- genome-wide association data from minority women with breast cancer and therapeutics.
Our work has the potential to impact these and other diseases, transforming public health to be ever more inclusive and effective:
- Lung function and clinical reference equation standards
- Cystic fibrosis (CF)
- Breast cancer
- Multiple myeloma
- Non-small-cell lung cancer (NSCLC)
Esteban G. Burchard, MD, MPH leads the Asthma Collaboratory at the UC San Francisco (UCSF) Mission Bay Campus. In order to address the racial/ethnic disparities in genomic research, he has collected clinical, environmental, and genetic data for more than 15,000 minority children in the U.S. and Puerto Rico in the largest gene-environment study of minority children in the U.S. In November 2018 he was awarded $10 million USD from the NIH to begin a birth cohort study in Puerto Rico aimed at detangling the interplay between early-life respiratory illnesses and asthma. This cohort will represent the largest prospective study of minority infants in U.S. history and will provide novel and seminal information on genetic/viral risk factors for a multitude of severe respiratory illnesses.
Elad Ziv, MD focuses his research on the human genetics of cancer susceptibility and progression, particularly in minority populations and with a special emphasis on admixed populations. Ziv leads a large genome-wide association study of Latina breast cancer and co-leads a whole exome sequencing project involving Latinas. In February 2019 he was awarded a $3 million USD grant from the California Initiative to Advance Precision Medicine to pursue a greater understanding of how germline genetic variation in Latinas affects breast cancer risk and how somatic genetic variation in breast tumors in Latinas affects treatment outcome.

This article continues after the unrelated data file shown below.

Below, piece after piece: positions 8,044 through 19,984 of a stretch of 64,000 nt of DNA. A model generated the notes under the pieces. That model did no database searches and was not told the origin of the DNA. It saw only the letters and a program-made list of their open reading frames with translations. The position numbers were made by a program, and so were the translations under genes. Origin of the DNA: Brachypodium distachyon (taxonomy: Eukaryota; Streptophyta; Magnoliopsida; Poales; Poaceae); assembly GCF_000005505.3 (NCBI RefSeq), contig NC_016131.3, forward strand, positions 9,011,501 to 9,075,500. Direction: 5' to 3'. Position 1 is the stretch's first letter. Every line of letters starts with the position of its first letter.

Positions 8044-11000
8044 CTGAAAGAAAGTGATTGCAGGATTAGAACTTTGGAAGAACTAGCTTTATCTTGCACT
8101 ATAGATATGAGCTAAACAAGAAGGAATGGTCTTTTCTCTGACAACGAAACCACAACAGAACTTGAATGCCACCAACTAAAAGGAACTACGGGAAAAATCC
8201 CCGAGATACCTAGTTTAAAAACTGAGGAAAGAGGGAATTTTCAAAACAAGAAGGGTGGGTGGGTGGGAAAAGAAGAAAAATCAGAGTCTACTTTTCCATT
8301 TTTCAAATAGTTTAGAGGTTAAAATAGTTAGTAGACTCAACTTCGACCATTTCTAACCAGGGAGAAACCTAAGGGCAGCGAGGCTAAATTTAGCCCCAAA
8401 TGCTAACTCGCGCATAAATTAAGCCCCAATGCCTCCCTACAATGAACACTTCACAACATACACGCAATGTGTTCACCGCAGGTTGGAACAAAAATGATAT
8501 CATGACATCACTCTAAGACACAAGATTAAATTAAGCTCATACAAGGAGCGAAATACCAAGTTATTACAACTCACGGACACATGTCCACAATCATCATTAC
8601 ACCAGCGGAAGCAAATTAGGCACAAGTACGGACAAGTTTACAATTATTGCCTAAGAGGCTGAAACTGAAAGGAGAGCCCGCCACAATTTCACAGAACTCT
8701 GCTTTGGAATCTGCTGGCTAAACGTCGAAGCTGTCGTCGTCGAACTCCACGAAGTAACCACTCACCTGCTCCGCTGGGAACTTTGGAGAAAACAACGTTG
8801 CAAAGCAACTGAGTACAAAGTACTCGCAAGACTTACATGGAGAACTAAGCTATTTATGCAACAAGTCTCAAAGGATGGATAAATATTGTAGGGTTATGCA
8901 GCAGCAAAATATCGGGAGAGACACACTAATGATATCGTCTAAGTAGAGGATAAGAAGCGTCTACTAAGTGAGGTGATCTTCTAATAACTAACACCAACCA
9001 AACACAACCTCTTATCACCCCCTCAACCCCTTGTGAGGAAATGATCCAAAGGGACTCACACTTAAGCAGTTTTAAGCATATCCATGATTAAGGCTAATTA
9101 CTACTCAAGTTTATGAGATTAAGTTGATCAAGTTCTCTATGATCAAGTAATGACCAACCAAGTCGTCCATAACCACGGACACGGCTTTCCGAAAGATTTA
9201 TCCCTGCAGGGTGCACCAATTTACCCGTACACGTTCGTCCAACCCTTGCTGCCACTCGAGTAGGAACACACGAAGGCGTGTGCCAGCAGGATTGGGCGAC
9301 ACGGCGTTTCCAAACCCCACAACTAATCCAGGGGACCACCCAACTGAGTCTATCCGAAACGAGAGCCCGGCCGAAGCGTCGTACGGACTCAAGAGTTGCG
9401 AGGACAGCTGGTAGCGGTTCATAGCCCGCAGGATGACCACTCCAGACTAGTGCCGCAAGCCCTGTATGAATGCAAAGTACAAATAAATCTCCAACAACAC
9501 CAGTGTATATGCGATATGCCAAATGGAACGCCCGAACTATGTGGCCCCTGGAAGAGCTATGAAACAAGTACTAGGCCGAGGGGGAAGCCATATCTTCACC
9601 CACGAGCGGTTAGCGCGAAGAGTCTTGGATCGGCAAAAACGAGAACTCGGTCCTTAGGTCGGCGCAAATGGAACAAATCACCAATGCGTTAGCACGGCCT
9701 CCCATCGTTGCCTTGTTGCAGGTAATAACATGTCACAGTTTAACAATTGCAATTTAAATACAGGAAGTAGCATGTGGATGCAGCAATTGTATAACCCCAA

Our co-directors Ziv and Burchard have collaborated since 1999 and have shared laboratory space since 2005. The center collaborates with multiple universities and organizations across the continental United States, Puerto Rico, Mexico, Brazil, and Spain. Our collaborators are crucial for providing the center with recruitment, biobanking, and analysis. We are continually seeking others to join us in our mission of making precision medicine accessible for all.
The Center for Genes, Environment, and Health is composed of a passionate group of scientists at UCSF driven by three primary missions:
- Inclusion: Understand disparities in disease incidence, treatment response, and outcome.
- Application: Ensure that precision medicine tools are developed to benefit all populations.
- Education: Educate the next generation of clinicians and scientists, who will contribute to the mission of inclusion in education, clinical, and biomedical research.
We also believe that human genetic diversity offers scientific opportunities to gain a greater understanding of disease and therapeutic response.
- Sirugo G, Williams SM, Tishkoff SA. The Missing Diversity in Human Genetic Studies. Cell. 2019 May 2;177(4):1080. doi: 10.1016/j.cell.2019.04.032. PubMed PMID: 31051100.
- Martin AR, Kanai M, Kamatani Y, Okada Y, Neale BM, Daly MJ. Clinical use of current polygenic risk scores may exacerbate health disparities. Nat Genet. 2019 Apr;51(4):584-591. doi: 10.1038/s41588-019-0379-x. Epub 2019 Mar 29. Review. PubMed PMID: 30926966; PubMed Central PMCID: PMC6563838.